A View from Tom Simonite
Google, Facebook, and Microsoft Express Sudden, Renewed Interest in Surveillance Transparency
The U.S. government should allow disclosure of how often NSA taps into user data, argue Facebook, Microsoft, and Google
Facebook, Google, and Microsoft today called publicly on the U.S. government to allow them to reveal statistics on how much intelligence agencies tap into their data.
The three were among nine Internet companies named last week in leaked slides about an NSA surveillance program called PRISM. Their statements may be a sign that the companies worry about being tainted by public concerns over the scope of the surveillance programs. Up to now the companies’ responses to the leaks had been limited to carefully worded, selective denials that they knew of a program called PRISM or that the NSA had “direct access” to their data stores.
Blog posts by the CEOs of Facebook and Google last Friday avoided the bigger question of whether the NSA had any access at all to their users’ files, probably because the legal instruments used by the agency forbid those asked to hand over data from disclosing anything about the request. Today’s statements were much clearer and implicitly acknowledged that the NSA does access user data from the companies.
Google’s chief legal officer, David Drummond, noted in his blog post today that Google’s annual transparency report, which summarizes the number of law-enforcement requests for user data, has always omitted figures on Foreign Intelligence Surveillance Act requests such as those used by the NSA:
“We therefore ask you to help make it possible for Google to publish aggregate numbers of national security requests, including FISA disclosures—in terms of both the number we receive and their scope.”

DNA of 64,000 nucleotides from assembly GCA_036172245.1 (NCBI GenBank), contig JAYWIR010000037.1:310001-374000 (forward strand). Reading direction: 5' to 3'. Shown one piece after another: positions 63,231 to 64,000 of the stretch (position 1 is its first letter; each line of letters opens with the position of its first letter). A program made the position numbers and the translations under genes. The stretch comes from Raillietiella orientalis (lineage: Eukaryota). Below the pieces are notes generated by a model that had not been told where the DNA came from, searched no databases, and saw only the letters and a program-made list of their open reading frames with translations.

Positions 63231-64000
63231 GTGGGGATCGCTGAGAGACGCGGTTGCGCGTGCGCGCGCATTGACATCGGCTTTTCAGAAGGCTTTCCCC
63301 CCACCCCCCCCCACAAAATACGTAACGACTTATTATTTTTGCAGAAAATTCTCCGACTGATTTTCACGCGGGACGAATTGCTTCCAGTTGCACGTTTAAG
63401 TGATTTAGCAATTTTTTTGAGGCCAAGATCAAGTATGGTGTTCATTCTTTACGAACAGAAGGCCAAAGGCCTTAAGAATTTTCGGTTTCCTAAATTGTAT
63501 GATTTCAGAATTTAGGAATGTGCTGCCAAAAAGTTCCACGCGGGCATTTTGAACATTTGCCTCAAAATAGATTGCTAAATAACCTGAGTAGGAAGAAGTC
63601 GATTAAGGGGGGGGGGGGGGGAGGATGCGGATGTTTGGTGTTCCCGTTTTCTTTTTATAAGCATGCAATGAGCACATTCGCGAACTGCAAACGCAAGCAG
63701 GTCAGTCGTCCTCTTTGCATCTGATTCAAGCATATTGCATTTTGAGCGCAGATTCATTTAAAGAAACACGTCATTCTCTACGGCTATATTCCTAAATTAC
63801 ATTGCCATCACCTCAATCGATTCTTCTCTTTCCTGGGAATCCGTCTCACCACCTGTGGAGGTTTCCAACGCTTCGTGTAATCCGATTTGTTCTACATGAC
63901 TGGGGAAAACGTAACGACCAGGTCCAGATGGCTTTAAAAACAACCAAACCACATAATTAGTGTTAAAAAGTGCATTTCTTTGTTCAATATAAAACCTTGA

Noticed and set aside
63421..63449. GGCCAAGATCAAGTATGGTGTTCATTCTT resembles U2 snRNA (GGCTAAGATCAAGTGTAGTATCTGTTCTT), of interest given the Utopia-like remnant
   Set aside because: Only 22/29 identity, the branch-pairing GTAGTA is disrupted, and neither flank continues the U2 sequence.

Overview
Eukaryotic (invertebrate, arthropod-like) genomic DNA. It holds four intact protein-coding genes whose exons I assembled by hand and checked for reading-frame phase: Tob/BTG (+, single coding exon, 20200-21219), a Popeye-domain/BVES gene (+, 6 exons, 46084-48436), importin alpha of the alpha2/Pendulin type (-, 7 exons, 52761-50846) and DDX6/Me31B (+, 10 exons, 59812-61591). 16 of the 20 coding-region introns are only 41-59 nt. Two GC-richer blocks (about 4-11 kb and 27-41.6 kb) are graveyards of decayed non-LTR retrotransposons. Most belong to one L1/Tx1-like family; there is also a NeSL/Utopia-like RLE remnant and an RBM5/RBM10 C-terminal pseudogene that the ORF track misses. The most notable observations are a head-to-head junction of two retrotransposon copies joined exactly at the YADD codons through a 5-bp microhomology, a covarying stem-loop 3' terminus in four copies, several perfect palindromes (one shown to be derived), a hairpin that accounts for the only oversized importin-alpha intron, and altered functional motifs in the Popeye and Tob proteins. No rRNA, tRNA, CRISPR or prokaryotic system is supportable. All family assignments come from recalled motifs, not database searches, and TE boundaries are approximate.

“Permitting greater transparency on the aggregate volume and scope of national security requests, including FISA orders, would help the community understand and debate these important issues.”
Facebook has never published figures on data requests and started its statement today from chief consul Ted Ullyot with the somewhat dubious claim that being unable to disclose FISA requests was the reason why. Ullyot wrote that the U.S. government should allow companies to publish “information about the size and scope of national security requests we receive.” He added that “[we] look forward to publishing a report that includes that information.”
Taken together, the statements from Google, Facebook, and Microsoft suggest that the companies are tired of taking flak for their involvement in surveillance programs that current U.S. law prevents them from resisting or even talking about. However, it’s fair to ask why the three have not made similar public statements before, given that the laws that allow the operation of programs like PRISM have been on the books for years.
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